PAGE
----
An important limitation of this study is the adhesion to the survey, which could also imply the selection of specialists particularly interested in this topic. Moreover, the Italian health system constituted by public hospitals and the presence of an economic support for the access to gluten-free products in case of CD diagnosis should be considered. This latter could increase the attention of physician and patients for gluten-related disorders. Still, the collected data give a reliable overview of the change in the scenario of gluten-related disorders and functional disorders experienced by our scientific community. The therapeutic approach of patients with NCGS, involving the prescription of a GFD even in the absence of CD, was reportedly considered by the wide majority of the participants to the survey. Nevertheless, many of them declared not to employ specific information material or provide contact with a dietitian. These results could be explained by the lack of dietetics services in many Italian hospitals.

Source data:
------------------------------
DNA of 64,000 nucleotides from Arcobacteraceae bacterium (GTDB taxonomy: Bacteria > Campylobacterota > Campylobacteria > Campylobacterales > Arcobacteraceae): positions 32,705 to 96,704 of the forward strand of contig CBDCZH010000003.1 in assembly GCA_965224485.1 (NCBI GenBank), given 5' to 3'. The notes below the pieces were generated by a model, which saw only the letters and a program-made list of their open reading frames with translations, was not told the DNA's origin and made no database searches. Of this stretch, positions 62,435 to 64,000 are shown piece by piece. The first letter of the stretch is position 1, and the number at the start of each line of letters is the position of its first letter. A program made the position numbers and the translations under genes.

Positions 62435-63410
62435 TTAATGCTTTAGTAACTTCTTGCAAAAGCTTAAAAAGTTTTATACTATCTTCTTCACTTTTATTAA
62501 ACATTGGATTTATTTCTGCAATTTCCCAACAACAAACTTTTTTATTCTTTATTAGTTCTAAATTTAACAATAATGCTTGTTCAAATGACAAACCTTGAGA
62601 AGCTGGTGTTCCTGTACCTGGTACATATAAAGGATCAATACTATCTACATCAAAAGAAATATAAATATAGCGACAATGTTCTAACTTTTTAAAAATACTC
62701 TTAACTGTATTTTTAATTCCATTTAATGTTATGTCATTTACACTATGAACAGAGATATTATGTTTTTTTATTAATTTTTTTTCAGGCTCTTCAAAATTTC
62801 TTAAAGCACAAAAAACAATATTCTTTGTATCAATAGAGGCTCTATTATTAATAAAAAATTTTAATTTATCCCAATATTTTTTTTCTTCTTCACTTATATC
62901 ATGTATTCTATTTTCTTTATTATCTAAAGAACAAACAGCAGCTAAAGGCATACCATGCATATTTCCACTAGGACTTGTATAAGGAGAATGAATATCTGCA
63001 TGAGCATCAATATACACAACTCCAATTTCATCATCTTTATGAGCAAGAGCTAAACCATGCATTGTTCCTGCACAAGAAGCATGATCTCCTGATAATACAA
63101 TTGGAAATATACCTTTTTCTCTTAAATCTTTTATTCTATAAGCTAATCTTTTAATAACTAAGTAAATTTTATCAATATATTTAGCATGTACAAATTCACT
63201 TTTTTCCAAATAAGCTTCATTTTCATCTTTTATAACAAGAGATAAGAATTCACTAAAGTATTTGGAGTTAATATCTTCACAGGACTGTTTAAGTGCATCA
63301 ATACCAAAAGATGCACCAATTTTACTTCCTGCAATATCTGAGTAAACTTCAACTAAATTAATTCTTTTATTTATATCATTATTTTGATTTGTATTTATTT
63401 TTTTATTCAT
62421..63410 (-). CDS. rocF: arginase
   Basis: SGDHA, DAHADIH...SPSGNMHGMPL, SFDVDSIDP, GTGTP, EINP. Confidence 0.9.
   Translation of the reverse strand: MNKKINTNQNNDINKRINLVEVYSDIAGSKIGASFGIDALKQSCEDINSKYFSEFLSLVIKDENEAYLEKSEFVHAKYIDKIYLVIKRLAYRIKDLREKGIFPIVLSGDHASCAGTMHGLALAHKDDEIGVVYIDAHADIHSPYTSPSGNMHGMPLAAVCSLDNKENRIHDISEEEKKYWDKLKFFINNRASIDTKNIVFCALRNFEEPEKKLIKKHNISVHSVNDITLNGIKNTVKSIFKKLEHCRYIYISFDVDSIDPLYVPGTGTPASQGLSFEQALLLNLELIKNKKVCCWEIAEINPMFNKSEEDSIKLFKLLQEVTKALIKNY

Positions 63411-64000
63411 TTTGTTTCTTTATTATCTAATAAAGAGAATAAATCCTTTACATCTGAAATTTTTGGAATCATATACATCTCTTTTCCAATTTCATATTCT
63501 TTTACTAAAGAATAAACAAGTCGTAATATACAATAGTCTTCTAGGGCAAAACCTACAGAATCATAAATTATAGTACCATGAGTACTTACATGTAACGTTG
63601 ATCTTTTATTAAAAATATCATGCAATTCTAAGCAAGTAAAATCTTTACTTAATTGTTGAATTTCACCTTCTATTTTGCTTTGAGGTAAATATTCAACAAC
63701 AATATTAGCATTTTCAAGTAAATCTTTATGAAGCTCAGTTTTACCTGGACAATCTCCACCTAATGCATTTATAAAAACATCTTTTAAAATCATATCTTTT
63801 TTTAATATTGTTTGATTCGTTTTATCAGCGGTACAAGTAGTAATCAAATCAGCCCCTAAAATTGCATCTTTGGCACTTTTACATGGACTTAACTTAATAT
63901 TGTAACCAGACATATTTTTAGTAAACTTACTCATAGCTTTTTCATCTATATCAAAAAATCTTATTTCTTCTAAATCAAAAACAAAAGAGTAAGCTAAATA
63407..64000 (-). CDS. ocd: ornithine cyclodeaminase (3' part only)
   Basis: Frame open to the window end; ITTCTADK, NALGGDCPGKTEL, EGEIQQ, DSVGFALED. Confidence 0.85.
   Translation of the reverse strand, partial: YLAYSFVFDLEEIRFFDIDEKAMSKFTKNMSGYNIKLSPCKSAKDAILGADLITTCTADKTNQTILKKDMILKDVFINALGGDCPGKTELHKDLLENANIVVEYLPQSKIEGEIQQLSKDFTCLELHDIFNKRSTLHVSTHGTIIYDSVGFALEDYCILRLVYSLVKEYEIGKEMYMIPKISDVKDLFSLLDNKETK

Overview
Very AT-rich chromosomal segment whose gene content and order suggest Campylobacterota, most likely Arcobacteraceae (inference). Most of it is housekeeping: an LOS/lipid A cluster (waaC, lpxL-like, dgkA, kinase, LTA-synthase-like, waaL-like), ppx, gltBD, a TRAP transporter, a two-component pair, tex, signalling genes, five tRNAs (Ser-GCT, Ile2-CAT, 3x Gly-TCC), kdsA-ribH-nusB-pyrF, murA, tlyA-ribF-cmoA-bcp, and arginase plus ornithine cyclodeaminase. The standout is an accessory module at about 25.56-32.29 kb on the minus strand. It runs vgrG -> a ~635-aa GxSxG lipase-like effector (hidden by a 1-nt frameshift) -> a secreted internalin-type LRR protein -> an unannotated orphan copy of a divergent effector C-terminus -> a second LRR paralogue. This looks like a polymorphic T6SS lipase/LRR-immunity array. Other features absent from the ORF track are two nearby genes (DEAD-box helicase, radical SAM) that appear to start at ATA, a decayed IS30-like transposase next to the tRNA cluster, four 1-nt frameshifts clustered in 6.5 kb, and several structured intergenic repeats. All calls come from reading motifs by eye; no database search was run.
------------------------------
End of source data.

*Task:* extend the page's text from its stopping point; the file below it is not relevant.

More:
5. Conclusion

NCGS has become a topic of increasing interest for the scientific community. The results of this survey demonstrate a certain degree of awareness of the clinical relevance of gluten-related disorders among Italian gastroenterology specialists. Despite this, 40% of the survey responders are not able to give the correct definition of NCGS. Efforts should be made to improve the knowledge about these disorders, as well as promote the circulation of unambiguous and scientifically relevant information. The establishment of new guidelines approved by the international scientific community would help towards the proper management of patients with gluten-related disorders.

Conflict of Interests

Luca Elli is member of the Dr. Schaer Institute board.

Authors’ Contribution

Federica Branchi, Francesca Ferretti, and Leda Roncoroni managed and elaborated the database. Luca Elli and Dario Conte prepared the paper.


The authors thank the Fondazione IRCCS Ca’ Granda and Weber Shandwick for the help and support. Dr. Schaer supported the survey and paid the publication fee.